Saturday, April 22, 2017

Towards a definition of innovation

About 140 sixth graders pinballed into an auditorium two days before Earth Day. They staked out tables to showcase potential solutions they had developed for problems facing our planet. In the wake of this inaugural Innovation Fair at my school, I've been wondering. Students certainly displayed curiosity and enthusiasm yet, to tap into prevailing buzz, how innovative were they?

Circulating among tri-fold cardboard panels and glowing Chromebooks, I found myself bucketing most projects in one of two ways:
  • Imaginative - such as the picture-book story about dwindling bee populations and what people can do to help
  • Informative - like the well-researched display about burning trash for energy and recycling subsequent ash byproducts for road resurfacing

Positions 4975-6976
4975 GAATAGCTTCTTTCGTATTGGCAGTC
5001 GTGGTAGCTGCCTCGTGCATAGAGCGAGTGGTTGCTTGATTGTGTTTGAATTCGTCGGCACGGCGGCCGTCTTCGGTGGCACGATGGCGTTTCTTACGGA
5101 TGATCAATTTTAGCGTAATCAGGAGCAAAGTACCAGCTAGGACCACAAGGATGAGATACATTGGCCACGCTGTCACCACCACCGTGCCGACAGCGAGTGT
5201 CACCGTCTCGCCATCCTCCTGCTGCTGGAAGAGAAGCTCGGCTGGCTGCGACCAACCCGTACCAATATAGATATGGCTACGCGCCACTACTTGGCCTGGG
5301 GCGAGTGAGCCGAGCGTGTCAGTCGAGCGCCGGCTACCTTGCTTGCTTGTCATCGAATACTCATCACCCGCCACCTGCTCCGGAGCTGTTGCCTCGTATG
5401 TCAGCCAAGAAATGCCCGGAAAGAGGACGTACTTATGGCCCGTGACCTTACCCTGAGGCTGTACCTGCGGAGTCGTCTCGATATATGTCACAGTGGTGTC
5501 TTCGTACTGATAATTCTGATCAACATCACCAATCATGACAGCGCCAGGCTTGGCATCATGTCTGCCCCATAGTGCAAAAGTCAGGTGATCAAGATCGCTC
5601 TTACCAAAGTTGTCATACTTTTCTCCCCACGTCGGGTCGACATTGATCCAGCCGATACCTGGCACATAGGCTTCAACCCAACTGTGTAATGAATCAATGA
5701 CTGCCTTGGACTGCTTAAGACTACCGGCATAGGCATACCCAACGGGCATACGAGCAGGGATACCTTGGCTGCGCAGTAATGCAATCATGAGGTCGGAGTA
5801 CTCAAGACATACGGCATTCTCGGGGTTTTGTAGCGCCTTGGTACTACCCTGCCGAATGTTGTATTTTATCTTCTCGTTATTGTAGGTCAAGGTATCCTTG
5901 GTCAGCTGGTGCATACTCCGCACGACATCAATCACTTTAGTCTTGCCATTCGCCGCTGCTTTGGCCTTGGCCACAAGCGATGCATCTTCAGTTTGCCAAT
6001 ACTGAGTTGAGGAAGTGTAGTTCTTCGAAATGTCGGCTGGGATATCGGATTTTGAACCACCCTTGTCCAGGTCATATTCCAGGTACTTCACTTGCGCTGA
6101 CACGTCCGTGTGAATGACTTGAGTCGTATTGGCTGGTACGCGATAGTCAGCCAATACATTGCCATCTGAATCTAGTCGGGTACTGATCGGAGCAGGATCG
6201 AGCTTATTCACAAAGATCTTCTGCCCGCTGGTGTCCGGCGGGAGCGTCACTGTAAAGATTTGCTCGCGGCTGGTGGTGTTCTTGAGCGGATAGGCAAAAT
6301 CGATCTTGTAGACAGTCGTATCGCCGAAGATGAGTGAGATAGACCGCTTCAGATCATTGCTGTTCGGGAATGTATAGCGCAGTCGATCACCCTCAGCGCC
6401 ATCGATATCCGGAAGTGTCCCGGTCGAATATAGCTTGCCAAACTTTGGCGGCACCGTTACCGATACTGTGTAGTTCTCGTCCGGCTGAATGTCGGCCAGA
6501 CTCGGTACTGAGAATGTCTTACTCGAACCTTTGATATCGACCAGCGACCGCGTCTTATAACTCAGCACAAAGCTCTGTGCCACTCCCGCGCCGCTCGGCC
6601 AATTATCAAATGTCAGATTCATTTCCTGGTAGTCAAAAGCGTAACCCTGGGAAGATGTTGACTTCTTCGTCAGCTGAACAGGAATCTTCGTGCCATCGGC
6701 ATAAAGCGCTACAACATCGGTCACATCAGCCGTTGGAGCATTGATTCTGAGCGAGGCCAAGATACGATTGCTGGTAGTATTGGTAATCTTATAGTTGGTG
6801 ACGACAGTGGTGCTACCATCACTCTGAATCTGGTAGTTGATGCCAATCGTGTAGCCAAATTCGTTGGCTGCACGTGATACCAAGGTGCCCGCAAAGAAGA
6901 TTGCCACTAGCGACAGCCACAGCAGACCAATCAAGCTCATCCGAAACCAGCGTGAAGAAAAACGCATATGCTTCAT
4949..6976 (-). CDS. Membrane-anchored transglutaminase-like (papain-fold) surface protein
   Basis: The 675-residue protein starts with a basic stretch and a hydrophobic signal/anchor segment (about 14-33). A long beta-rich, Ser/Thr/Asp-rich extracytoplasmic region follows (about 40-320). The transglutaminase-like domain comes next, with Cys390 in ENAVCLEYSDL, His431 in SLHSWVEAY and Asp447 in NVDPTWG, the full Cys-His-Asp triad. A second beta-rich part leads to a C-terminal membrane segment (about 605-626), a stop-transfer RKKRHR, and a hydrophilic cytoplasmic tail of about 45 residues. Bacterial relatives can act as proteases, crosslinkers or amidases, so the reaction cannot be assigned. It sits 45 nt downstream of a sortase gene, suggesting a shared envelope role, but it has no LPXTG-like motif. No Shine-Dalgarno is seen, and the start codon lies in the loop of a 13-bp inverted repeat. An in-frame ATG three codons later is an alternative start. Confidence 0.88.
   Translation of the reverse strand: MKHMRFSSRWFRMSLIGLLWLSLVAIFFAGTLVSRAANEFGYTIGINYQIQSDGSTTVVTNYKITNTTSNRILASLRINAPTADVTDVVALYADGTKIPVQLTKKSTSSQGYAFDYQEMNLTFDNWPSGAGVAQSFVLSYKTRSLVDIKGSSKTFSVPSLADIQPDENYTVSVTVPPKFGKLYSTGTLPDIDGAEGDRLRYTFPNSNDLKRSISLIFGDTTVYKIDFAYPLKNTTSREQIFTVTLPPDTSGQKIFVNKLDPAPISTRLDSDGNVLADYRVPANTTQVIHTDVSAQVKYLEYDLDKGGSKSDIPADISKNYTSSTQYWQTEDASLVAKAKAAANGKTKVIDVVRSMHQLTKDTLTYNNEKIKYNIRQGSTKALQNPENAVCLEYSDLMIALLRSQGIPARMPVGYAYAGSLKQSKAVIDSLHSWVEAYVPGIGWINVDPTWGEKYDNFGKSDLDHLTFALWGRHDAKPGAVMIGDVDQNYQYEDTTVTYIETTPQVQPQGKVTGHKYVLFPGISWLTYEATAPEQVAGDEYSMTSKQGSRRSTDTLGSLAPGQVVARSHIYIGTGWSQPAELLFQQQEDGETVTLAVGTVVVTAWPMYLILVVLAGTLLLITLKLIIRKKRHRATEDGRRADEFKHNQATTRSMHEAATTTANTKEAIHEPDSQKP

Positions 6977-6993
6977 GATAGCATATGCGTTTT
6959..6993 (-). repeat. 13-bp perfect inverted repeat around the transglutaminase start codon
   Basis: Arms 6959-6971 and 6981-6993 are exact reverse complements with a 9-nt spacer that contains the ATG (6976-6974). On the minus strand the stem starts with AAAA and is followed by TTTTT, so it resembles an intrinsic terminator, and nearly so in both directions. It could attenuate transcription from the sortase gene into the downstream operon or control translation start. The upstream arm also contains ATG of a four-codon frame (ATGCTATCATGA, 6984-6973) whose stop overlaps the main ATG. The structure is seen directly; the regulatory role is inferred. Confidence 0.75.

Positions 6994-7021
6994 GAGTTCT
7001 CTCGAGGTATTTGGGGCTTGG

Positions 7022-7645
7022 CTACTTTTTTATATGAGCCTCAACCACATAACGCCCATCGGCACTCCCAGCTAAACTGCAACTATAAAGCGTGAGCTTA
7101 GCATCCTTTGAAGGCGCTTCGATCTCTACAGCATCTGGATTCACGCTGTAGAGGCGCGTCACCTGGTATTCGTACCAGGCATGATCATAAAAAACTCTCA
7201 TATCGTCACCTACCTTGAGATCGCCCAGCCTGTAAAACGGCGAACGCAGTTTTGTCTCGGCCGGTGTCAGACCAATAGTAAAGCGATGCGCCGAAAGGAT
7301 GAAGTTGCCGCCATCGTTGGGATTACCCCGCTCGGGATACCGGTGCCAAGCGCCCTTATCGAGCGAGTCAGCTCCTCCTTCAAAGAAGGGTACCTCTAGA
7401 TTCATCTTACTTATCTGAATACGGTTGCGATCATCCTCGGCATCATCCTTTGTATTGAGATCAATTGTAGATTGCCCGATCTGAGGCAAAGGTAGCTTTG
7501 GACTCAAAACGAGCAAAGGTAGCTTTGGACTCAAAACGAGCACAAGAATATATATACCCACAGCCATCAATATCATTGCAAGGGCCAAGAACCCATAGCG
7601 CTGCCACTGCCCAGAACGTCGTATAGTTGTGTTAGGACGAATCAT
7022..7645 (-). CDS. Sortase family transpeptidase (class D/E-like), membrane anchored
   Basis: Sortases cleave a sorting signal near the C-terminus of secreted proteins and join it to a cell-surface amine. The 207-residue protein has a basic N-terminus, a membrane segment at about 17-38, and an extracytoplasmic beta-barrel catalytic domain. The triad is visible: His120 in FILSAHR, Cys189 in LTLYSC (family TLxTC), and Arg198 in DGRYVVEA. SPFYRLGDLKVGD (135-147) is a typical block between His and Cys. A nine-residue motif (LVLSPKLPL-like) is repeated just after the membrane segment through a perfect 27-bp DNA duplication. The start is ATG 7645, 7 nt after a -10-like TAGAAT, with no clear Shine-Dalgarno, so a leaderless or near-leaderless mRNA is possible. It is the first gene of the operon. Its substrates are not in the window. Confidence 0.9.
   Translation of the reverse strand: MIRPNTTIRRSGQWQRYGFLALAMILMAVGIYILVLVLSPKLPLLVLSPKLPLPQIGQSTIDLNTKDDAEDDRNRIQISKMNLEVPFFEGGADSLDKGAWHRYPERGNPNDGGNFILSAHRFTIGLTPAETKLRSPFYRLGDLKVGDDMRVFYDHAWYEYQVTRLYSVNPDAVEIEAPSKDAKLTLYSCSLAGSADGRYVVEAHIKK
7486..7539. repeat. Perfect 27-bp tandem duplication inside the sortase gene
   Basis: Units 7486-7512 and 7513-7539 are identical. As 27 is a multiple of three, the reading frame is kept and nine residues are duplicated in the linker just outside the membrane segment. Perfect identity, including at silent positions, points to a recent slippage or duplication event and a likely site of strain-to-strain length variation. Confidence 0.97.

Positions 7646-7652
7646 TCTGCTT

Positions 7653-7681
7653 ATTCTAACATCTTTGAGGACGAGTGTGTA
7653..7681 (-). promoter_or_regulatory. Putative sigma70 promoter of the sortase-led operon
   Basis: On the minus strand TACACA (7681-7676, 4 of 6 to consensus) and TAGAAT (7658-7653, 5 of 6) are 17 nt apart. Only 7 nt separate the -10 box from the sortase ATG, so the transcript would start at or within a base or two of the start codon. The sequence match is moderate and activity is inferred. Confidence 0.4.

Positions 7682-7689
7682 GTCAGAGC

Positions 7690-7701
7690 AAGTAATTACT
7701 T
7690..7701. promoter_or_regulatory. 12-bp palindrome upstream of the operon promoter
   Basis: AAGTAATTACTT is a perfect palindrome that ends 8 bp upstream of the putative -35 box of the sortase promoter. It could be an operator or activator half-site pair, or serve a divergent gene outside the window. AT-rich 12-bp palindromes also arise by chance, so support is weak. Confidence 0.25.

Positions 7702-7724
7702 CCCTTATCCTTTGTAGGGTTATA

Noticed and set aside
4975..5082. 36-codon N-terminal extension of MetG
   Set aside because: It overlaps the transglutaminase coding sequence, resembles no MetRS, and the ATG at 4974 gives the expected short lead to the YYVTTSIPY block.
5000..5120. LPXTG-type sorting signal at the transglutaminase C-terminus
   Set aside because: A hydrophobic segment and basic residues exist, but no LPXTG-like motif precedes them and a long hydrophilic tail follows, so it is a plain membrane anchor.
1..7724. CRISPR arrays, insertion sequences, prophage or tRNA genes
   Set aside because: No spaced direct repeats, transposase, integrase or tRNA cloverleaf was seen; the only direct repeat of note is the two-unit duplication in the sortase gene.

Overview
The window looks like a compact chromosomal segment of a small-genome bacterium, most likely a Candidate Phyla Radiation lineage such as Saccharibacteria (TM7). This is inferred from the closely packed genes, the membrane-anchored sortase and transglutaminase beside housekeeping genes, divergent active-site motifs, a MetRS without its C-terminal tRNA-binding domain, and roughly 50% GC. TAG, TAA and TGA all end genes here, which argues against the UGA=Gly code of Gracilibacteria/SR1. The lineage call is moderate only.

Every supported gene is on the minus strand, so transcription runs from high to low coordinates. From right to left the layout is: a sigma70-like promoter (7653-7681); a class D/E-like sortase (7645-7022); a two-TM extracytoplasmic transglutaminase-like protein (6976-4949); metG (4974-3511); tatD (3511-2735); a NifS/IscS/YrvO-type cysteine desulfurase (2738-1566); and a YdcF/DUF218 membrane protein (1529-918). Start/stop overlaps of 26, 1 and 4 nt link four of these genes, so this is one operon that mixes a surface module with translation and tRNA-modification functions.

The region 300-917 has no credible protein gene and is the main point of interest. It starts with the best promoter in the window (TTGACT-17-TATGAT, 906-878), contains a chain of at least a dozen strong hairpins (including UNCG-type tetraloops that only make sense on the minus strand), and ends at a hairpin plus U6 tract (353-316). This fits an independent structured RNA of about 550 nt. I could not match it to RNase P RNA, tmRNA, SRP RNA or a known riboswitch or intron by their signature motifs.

These categories obviously blur. Imagined stories can be inspired by research, and research projects can involve making something imaginative to showcase findings.

To varying extents, the projects that I grouped this way recapitulated existing know-how. Then, I came across what felt like a quirky outlier. It was a simple paper-and-pencil cartoon that might've been, at first glance, a robot whale. More lay below this surface. The drawing's creator envisioned a new bio-engineered organism that could miraculously and naturally clean the oceans by feasting on waste as it swam about. Compared to the lion's share of fair projects, this one felt more dream-like than feasible. It also felt more innovative: the moonshot what-if touted by many breathless web videos. By pushing his ideas past envelopes containing what he already knew, this student sparked new, unexpected questions.